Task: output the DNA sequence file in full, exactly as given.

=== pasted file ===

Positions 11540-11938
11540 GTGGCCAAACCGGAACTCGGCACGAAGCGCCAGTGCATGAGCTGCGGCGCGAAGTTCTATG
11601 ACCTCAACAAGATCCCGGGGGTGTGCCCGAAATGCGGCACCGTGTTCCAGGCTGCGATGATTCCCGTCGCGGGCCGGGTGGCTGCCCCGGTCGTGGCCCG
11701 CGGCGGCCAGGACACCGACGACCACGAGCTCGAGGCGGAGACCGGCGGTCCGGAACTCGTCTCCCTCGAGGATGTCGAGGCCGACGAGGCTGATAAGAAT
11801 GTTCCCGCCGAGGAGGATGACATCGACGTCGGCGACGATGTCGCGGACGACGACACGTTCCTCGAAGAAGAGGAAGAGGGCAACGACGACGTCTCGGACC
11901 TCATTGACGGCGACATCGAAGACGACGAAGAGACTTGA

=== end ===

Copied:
Positions 11540-11938
11540 GTGGCCAAACCGGAACTCGGCACGAAGCGCCAGTGCATGAGCTGCGGCGCGAAGTTCTATG
11601 ACCTCAACAAGATCCCGGGGGTGTGCCCGAAATGCGGCACCGTGTTCCAGGCTGCGATGATTCCCGTCGCGGGCCGGGTGGCTGCCCCGGTCGTGGCCCG
11701 CGGCGGCCAGGACACCGACGACCACGAGCTCGAGGCGGAGACCGGCGGTCCGGAACTCGTCTCCCTCGAGGATGTCGAGGCCGACGAGGCTGATAAGAAT
11801 GTTCCCGCCGAGGAGGATGACATCGACGTCGGCGACGATGTCGCGGACGACGACACGTTCCTCGAAGAAGAGGAAGAGGGCAACGACGACGTCTCGGACC
11901 TCATTGACGGCGACATCGAAGACGACGAAGAGACTTGA